"When you're still learning, choose a quiet beach where you won't be in anyone's way. But at some point, you'll want to venture into some higher-performance breaks. Ease your way into the lineup. I always make eye contact with people to let them know, Yeah, I paddled out here, and I'm not trying to snake everybody, but I am expecting my turn and a good wave. Smiling helps." Â—Four-Time World Champ ('94Â–'97) Lisa Anderson
SURFING DAILY is the best way to stay wave-ready, but what if you live in Wichita? For you, we tapped Tim Brown, a physiologist who works with champ Kelly Slater, and Chicago's Pete Lambert, a phys-ed teacher who swims to stay in shape for Lake Michigan's sporadic breaks. Their plans build the strength, endurance, and balance needed to thrive on the waves.
Tim Brown's workout mimics the effort of paddling out. Twice a week, start with three 30-second sets of push-ups, switching from narrow to regular to wide arm placement with each set. Then do the six dumbbell lifts below, completing seven reps for each and three sets of the series, with no rest between lifts or sets. (Use enough weight so that it's difficult to do the seventh rep.) End with three sets of pull-ups, alternating a narrow, regular, and wide grip.
1. Reverse-Grip Curls
Hold the dumbbells on your thighs, palms facing your legs. Keeping your elbows tucked into your waist, slowly curl the weights to your shoulders, then lower them back down.
2. Front Military Press
Hold the dumbbells at shoulder height, palms facing out. Press weights overhead and 12 inches in front of your head until arms are straight. Slowly lower to shoulders.
3. Bent-Over Rows
Holding dumbbells in each hand, bend forward at your hips while looking straight ahead and keeping your back flat, until your back is almost parallel to the floor. Lift weights to your chest, then slowly lower them back down.
4. Overhead Triceps Extensions
Press the dumbbells overhead. Keeping your elbows close to your head, slowly lower the weights behind you until your forearmsÂ are parallel to the ground, then slowly raise them back up.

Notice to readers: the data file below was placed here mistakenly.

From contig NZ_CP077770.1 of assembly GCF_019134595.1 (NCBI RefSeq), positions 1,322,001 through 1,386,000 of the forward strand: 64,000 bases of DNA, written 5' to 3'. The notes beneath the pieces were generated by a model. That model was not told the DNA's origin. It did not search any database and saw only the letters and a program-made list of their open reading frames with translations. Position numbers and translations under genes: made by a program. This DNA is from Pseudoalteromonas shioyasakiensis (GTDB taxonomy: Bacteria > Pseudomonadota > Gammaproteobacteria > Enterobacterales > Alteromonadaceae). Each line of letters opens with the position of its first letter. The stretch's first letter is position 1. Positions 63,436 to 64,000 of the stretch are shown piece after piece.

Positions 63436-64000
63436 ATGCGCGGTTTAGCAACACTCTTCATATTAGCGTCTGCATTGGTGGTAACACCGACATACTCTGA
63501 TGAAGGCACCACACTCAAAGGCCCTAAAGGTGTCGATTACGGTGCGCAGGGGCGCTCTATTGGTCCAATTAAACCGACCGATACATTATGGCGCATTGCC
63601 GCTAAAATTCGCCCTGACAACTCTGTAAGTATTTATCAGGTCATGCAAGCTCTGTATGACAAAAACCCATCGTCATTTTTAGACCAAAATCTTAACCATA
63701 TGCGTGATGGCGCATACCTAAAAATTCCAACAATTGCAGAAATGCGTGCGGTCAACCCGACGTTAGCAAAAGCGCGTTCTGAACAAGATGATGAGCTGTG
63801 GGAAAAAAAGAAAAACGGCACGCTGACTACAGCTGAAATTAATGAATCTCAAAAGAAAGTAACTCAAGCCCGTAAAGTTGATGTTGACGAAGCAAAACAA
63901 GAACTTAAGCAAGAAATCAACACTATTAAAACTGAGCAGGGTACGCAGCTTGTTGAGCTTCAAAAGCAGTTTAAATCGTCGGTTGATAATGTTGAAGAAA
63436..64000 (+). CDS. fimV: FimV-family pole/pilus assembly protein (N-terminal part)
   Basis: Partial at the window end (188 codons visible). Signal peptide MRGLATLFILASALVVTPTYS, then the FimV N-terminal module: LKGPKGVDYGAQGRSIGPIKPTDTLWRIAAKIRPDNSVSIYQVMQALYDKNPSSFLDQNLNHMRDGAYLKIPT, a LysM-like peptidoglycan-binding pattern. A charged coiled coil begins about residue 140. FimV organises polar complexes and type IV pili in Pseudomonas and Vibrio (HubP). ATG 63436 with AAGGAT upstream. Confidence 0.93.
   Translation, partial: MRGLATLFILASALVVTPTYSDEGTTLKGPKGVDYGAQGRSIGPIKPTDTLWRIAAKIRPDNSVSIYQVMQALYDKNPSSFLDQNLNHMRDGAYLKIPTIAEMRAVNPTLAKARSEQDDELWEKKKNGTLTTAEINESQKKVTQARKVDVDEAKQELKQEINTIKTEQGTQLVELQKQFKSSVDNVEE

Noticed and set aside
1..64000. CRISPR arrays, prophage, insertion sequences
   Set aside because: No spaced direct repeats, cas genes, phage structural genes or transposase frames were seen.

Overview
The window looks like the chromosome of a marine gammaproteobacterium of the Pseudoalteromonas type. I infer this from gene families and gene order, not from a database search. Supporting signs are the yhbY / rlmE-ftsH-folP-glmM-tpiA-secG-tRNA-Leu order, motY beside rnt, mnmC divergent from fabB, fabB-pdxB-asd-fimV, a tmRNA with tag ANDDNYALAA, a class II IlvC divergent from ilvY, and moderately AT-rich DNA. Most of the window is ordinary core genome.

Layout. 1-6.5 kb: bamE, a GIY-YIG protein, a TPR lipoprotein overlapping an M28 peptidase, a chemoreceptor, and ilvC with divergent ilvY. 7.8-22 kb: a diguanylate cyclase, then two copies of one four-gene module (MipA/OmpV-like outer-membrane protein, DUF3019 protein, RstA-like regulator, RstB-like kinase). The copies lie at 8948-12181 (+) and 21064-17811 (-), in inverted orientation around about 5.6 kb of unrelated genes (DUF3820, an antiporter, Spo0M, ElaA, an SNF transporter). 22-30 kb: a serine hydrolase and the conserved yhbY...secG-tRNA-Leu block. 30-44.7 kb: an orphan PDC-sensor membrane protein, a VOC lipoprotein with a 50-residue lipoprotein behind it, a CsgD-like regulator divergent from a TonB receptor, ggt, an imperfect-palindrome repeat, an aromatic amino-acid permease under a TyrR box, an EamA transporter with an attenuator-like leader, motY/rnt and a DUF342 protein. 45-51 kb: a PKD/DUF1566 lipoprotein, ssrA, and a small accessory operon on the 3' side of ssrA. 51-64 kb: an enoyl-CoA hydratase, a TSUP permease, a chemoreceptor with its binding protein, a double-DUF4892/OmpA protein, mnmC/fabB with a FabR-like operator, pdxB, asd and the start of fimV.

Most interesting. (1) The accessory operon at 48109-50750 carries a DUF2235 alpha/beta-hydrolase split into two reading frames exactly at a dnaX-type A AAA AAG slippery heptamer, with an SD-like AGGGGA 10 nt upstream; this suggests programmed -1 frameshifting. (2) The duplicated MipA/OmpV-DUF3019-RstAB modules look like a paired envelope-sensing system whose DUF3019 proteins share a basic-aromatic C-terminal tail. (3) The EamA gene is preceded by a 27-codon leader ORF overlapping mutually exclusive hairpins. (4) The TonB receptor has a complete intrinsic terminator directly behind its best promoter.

5. Upright Rows
Hold the dumbbells against your thighs. Raise the weights to your shoulders, extending your elbows out to your sides (they should finish above your shoulders). Slowly lower them back down.
6. Behind-Back Upright Rows
Hold a dumbbell in each hand, behind you, with the backs of your hands against your butt. Slowly raise the dumbbells along your back as high as you can while keeping your wrists straight. Slowly lower them back down.
Pete Lambert builds lung power with pool workouts that approximate the stroke and effort needed to paddle out and catch a wave.
1. Twice a Week:
Swim 4 x 50 meters with a float buoy strapped to your feet, then 8 x 25 meters with your head above water.
2. Once a Week:
Sprint 6 x 100 meters, 8 x 50 meters, and 10 x 25 meters. Rest for 30 seconds between each interval.
3. Build your lung capacity by increasing the number of strokes you take between each breath, starting each lap at two and increasing to seven.
Brown suggests tuning your equilibrium with a balance trainer like the Indo Board ($100; www.indoboard.com). Three six-minute balancing sessions per week, in a surfer's stance, should do the trick.
Keep the board level for 90 seconds; in this same position, bounce a tennis ball against a wall three feet away for 90 seconds; then stand still with your eyes closed for another 90 seconds. Master this, then take the exercises to the next level, and so onÂ—without letting the board hit the floor.
Rock back and forth.
Stand still in a squat position.
Do slow squats.